Self-discharge is a phenomenon in batteries in which internal chemical reactions reduce the stored charge of the battery without any connection between the electrodes or any external circuit.[1] Self-discharge decreases the shelf life of batteries and causes them to have less than a full charge when actually put to use.[1]

How fast self-discharge in a battery occurs is dependent on the type of battery, state of charge, charging current, ambient temperature and other factors.[2] Primary batteries are not designed for recharging between manufacturing and use, thus have battery chemistry that has to have a much lower self-discharge rate than older types of secondary cells, but have lost that advantage with the development of rechargeable secondary cells with very low self discharge rates like NiMH cells.

Self-discharge is a chemical reaction, just as closed-circuit discharge is, and tends to occur more quickly at higher temperatures. Storing batteries at lower temperatures thus reduces the rate of self-discharge and preserves the initial energy stored in the battery. Self-discharge is also thought to be reduced as a passivation layer develops on the electrodes over time.

Typical self-discharge by battery typeEdit

Battery chemistry Rechargeable Typical self-discharge or shelf life
Lithium metal No 10 years shelf life[3]
Alkaline No 5 years shelf life[3]
Zinc–carbon No 2–3 years shelf life[3]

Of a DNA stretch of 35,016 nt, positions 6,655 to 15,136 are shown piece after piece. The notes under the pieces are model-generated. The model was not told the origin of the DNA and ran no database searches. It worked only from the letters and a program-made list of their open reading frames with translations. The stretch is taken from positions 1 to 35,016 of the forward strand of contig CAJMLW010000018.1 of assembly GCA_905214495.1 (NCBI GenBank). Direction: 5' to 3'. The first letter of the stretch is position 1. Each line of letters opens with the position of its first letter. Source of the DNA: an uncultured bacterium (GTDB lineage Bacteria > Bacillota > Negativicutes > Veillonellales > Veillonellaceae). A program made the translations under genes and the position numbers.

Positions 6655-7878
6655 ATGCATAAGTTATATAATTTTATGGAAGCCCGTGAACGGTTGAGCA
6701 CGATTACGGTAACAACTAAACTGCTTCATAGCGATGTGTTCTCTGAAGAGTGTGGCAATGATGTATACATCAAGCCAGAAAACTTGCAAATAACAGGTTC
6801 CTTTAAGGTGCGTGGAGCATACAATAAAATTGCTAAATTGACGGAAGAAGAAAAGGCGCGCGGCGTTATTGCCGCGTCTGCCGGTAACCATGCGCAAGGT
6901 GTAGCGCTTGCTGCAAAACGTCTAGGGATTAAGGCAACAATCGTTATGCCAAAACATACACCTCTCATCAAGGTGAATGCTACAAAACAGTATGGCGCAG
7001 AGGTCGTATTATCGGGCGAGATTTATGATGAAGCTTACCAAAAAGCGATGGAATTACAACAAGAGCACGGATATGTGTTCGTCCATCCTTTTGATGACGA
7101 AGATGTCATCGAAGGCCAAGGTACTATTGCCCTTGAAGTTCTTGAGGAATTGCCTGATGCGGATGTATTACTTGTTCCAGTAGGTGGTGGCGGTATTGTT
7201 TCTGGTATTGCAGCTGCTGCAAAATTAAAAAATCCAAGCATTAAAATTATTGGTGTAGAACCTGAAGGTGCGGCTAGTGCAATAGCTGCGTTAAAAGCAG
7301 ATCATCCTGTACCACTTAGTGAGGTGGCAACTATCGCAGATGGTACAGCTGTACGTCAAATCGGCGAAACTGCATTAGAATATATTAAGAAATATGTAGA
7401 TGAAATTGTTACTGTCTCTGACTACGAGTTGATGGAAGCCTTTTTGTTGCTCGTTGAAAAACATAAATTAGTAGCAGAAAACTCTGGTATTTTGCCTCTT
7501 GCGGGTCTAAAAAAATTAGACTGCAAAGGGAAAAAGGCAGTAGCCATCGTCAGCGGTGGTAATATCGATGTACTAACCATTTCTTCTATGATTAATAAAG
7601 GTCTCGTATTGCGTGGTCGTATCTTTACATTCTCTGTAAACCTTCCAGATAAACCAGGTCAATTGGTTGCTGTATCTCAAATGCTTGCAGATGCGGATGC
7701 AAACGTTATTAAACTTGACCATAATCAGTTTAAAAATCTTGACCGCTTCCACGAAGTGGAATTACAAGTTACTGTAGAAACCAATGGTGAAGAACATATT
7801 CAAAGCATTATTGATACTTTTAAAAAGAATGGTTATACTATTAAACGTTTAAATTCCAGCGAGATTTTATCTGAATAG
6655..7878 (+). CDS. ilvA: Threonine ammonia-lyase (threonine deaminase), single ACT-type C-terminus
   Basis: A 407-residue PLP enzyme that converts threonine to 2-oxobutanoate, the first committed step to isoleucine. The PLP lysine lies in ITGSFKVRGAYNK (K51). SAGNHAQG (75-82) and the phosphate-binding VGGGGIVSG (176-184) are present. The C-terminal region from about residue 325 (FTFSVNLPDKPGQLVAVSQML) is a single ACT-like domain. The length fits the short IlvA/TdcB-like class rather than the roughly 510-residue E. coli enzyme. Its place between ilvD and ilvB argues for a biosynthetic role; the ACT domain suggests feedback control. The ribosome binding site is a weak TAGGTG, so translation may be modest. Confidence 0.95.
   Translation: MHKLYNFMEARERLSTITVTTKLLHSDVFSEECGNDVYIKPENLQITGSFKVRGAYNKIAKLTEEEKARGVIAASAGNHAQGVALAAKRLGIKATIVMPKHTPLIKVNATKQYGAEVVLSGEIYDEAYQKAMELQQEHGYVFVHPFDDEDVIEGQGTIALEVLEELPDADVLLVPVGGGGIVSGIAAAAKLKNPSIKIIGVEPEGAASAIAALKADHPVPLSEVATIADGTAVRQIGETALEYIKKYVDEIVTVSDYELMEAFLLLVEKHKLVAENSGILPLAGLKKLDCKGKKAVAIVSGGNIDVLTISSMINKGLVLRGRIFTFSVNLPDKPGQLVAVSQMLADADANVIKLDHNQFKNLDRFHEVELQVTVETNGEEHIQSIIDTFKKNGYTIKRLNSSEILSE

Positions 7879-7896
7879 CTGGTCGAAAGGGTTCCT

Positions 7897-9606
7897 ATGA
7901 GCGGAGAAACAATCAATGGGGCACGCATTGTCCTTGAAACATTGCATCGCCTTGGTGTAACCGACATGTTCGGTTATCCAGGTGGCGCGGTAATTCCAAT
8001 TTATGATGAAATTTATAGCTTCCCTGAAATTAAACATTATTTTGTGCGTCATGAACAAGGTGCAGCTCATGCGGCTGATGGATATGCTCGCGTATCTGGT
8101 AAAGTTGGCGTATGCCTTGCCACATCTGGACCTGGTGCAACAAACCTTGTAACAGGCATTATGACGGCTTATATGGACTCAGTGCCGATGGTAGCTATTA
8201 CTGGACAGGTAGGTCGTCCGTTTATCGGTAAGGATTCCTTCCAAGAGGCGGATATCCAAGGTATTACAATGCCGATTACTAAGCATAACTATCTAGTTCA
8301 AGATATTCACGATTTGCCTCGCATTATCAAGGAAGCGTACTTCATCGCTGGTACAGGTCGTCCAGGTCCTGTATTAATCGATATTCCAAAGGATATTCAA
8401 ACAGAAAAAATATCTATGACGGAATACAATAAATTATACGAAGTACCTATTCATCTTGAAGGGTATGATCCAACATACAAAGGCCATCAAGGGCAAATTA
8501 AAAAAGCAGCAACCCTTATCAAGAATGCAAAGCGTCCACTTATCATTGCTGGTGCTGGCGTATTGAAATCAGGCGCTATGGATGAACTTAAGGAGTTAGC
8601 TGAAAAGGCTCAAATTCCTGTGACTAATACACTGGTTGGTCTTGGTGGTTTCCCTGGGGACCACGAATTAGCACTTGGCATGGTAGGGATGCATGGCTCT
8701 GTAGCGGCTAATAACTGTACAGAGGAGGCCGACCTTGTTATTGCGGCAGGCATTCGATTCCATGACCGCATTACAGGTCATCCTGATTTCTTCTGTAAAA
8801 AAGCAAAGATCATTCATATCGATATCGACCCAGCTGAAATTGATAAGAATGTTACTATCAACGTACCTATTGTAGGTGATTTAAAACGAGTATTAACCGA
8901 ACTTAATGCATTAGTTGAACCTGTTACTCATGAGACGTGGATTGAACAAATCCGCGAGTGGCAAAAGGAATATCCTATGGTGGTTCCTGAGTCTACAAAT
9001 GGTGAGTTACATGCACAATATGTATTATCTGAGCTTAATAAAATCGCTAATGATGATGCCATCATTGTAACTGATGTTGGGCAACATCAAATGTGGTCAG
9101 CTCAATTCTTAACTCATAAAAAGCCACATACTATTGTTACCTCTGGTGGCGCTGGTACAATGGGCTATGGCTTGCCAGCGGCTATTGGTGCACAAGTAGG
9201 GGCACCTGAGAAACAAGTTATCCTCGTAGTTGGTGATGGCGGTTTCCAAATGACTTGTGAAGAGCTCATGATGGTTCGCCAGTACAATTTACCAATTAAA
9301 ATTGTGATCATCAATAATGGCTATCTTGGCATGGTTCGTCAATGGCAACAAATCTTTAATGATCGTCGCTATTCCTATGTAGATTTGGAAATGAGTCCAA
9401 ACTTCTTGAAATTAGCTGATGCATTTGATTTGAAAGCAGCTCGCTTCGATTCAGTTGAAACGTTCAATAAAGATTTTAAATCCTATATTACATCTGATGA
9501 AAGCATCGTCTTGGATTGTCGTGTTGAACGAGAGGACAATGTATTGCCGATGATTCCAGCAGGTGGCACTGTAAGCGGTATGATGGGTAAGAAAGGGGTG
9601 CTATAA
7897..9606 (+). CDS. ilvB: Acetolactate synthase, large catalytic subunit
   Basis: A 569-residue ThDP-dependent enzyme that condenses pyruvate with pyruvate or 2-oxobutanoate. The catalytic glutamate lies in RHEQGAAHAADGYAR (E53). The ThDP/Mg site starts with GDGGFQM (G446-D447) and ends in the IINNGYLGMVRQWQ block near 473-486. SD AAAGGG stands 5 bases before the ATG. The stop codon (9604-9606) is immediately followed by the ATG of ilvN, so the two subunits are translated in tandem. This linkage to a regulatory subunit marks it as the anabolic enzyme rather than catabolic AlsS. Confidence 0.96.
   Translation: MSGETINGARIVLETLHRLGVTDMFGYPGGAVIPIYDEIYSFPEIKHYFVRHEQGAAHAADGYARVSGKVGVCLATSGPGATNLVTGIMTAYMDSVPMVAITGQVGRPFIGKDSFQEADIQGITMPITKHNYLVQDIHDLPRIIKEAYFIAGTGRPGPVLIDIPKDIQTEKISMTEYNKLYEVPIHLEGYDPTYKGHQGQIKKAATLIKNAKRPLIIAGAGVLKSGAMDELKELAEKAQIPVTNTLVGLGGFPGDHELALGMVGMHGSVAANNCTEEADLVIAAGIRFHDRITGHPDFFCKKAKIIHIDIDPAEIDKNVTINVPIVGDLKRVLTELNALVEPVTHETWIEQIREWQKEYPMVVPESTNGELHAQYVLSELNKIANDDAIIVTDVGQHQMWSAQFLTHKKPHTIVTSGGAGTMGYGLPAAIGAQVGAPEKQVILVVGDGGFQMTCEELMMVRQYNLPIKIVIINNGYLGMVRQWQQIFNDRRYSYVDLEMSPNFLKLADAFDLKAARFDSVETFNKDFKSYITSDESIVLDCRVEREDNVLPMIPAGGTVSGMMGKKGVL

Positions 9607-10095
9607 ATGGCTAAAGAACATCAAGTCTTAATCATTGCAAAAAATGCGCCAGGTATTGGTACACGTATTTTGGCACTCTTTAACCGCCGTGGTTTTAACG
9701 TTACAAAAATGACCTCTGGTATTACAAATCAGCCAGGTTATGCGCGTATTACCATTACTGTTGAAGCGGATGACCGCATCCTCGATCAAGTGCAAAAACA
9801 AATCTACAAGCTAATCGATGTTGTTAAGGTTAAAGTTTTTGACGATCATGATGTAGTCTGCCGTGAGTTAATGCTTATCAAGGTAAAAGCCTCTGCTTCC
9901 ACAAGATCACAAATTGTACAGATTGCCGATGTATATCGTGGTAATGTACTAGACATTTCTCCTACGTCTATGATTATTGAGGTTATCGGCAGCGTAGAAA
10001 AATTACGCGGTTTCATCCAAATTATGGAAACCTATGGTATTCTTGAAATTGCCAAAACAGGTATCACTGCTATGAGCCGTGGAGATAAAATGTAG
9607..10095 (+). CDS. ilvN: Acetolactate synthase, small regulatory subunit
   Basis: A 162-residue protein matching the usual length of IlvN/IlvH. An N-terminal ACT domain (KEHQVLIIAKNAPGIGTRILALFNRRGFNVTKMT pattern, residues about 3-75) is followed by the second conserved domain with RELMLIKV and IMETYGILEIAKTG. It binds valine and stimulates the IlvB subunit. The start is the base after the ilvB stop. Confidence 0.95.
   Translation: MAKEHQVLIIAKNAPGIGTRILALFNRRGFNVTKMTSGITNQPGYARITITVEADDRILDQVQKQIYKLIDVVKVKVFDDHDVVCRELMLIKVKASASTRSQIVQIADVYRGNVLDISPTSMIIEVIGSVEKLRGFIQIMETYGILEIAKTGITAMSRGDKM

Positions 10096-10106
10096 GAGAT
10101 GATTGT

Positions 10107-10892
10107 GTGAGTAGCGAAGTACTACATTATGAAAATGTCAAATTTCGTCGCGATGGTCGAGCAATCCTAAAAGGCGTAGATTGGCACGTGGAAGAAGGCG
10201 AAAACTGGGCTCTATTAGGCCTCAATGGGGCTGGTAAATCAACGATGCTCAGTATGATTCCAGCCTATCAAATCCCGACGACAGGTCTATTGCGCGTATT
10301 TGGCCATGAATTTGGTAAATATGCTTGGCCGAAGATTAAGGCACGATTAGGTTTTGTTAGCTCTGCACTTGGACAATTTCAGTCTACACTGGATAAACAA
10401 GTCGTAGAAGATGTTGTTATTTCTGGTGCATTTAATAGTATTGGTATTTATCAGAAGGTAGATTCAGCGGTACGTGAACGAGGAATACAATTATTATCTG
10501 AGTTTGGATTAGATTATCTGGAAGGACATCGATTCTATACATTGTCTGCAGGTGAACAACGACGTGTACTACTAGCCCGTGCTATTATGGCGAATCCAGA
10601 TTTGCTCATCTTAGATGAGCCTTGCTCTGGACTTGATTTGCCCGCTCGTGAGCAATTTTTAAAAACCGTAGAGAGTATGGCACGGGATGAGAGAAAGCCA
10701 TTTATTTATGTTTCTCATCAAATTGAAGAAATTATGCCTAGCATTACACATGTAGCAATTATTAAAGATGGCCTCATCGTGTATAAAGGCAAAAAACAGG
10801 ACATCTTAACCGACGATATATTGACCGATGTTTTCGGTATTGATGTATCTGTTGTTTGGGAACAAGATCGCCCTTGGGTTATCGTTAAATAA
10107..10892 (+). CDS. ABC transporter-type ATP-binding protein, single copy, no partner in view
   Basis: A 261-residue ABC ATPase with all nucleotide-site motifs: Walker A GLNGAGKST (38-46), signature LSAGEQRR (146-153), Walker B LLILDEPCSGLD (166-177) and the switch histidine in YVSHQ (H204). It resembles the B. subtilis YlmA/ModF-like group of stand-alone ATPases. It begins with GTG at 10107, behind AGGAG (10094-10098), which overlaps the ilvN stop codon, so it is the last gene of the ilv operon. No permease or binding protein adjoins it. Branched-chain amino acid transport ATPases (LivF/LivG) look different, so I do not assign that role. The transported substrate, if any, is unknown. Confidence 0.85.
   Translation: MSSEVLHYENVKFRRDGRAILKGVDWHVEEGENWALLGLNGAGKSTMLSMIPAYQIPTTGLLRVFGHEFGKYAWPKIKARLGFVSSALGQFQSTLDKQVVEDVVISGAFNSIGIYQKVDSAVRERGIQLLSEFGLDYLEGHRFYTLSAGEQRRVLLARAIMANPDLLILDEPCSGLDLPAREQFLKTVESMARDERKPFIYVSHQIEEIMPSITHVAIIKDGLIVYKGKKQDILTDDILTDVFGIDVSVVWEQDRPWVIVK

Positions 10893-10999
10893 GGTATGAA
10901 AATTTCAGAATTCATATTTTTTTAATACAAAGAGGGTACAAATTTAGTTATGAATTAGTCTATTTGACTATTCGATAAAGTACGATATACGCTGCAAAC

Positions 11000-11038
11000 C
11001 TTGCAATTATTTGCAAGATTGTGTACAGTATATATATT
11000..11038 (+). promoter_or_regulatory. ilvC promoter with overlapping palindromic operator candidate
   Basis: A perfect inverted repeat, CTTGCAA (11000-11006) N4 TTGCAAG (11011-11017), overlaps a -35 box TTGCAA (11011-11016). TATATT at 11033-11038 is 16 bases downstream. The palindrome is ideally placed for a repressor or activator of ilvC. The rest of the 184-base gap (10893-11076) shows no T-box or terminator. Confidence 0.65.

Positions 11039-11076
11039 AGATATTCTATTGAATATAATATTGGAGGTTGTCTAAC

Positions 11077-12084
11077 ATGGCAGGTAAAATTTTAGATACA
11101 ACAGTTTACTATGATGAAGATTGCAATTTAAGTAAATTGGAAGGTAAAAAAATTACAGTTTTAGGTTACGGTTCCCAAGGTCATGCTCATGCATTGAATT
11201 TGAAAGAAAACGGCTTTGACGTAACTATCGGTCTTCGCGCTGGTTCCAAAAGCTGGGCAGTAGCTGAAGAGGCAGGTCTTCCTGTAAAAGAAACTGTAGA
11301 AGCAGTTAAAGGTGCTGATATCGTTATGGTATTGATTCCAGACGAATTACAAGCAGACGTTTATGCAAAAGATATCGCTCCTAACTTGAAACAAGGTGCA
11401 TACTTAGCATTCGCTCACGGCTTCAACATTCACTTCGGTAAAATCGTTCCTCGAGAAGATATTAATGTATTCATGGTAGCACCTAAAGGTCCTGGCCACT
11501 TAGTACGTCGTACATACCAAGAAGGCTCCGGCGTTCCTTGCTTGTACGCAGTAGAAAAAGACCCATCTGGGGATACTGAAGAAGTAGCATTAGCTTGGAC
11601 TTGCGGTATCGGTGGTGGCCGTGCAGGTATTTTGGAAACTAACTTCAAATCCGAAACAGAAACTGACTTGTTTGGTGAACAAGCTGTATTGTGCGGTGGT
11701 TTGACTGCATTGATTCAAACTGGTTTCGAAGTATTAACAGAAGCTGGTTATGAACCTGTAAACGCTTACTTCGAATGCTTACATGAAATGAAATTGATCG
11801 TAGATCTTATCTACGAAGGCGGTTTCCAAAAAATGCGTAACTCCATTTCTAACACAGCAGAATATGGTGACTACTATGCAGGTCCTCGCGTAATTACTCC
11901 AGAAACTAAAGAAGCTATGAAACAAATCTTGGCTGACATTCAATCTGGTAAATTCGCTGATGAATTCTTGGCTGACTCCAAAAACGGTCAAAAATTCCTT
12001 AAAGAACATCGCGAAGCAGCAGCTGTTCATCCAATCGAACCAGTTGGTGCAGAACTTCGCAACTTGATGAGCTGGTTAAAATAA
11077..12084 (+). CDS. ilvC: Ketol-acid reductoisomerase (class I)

Lithium-ion Yes 2–3% per month;[3] ca. 4% p.m.[4]
Lithium-polymer Yes ~5% per month[5][better source needed]
Low self-discharge NiMH Yes As low as 0.25% per month[6]
Lead–acid Yes 4–6% per month[3]
Nickel–cadmium Yes 15–20% per month[3]
Nickel–metal hydride (NiMH) Yes 30% per month[3]


  1. ^ a b Garche, Jurgen; Dyer, Chris K.; Moseley, Patrick T.; Ogumi, Zempachi; Rand, David A. J.; Scrosati, Bruno (2013). Encyclopedia of Electrochemical Power Sources. Newnes. p. 407. ISBN 978-0-444-52745-5.
  2. ^ Moseley, Patrick T.; Garche, Jurgen (27 October 2014). Electrochemical Energy Storage for Renewable Sources and Grid Balancing. Newnes. pp. 440, 441. ISBN 9780444626103.
  3. ^ a b c d e f g Battery performance characteristics, MPower UK, 23 February 2007. Information on self-discharge characteristics of battery types
  4. ^ Umweltbundesamt: "BATTERIEN UND AKKUS" (3,65 MB PDF), October 2012; visited 2018-02-14
  5. ^ "Lithium Polymer Battery Technology" (PDF). Retrieved 14 March 2016.
  6. ^ Panasonic

Further readingEdit

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